It was a couple weeks before Christmas in 1995, and I booked one of those family emergency flights trying to get from the tip of Washington to the edge of Florida in time to see my grandpa. He’d had a massive heart attack and was in intensive care. My aunt said it wasn’t hopeful. I wanted to see him one more time.
Florida was balmy and welcoming. Palm trees lined the streets and were strung with festive lights. A little plastic tree on the nurse’s station desk was one more gentle reminder that Christmas was coming.
Grandpa was lying in the bed looking very much like his gruff college professor self. I smiled and he raised one eyebrow in slight surprise, and I heard his trademark chuckle.
I pulled a chair next to him and began a mostly one-way conversation about what had been going on in my world. He soon fell asleep. I began thinking about the Christmas celebrations we once shared long ago.
The week before Christmas, Grandpa always made a grand appearance at our home. Grandma had made the most authentic Santa suit imaginable. He even had a wide black belt and a sash with big golden bells that jingled. His hat matched all the ones I’d seen in books.
My innocent childhood eyes widened at his appearance. This was Santa Claus, and I was speechless. Santa was on special assignment to wish my sister a happy birthday. Since her birthday was on Christmas Day, her party was always the week before.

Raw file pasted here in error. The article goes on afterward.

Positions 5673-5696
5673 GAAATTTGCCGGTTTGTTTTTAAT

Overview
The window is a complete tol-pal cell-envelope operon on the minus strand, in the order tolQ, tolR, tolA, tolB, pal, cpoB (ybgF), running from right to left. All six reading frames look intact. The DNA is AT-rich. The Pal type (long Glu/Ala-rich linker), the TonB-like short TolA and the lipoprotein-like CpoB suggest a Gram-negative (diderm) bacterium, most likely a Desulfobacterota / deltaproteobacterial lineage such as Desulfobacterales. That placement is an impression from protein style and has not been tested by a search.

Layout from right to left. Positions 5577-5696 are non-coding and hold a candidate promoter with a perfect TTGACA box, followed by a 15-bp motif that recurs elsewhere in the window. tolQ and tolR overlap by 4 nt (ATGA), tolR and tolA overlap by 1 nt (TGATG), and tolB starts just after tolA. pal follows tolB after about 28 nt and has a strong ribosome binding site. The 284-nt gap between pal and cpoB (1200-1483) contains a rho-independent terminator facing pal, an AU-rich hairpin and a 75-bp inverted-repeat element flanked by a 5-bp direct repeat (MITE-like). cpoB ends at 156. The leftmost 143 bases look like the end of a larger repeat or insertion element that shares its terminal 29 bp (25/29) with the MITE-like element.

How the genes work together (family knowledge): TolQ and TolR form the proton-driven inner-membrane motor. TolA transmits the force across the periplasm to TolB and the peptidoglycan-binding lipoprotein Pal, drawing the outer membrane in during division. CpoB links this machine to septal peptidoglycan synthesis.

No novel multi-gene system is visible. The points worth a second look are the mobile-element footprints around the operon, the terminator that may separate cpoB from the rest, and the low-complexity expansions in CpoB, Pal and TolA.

This was well before I knew the truth about Santa—or Grandpa pretending to be him. Dressing up like this must have been a stretch for a former police detective, now professor—but he faithfully arrived for every party until he wasn’t needed anymore.
But you were needed, Grandpa—in so many other ways. You taught me how to navigate a boat and locate due North when hiking. As a teen, you told me to listen better and read more. I finally took that advice as an adult. I wish I’d asked you more questions about your life and work.
There comes a time in every life when the end is near. We were there.
Christmas celebrations are delightful, but they can also remind us of our losses. It can be crushing in the first years, and then a painful ache later on.
If you know someone who has recently lost a loved one, their heart hurts—take a bit of time to send a note, make a phone call, or find some way to let them know you care. It won’t ever be the same for them but remembering is perhaps the best gift they could receive this year.
Don McCall October 7, 1907 - December 12, 1995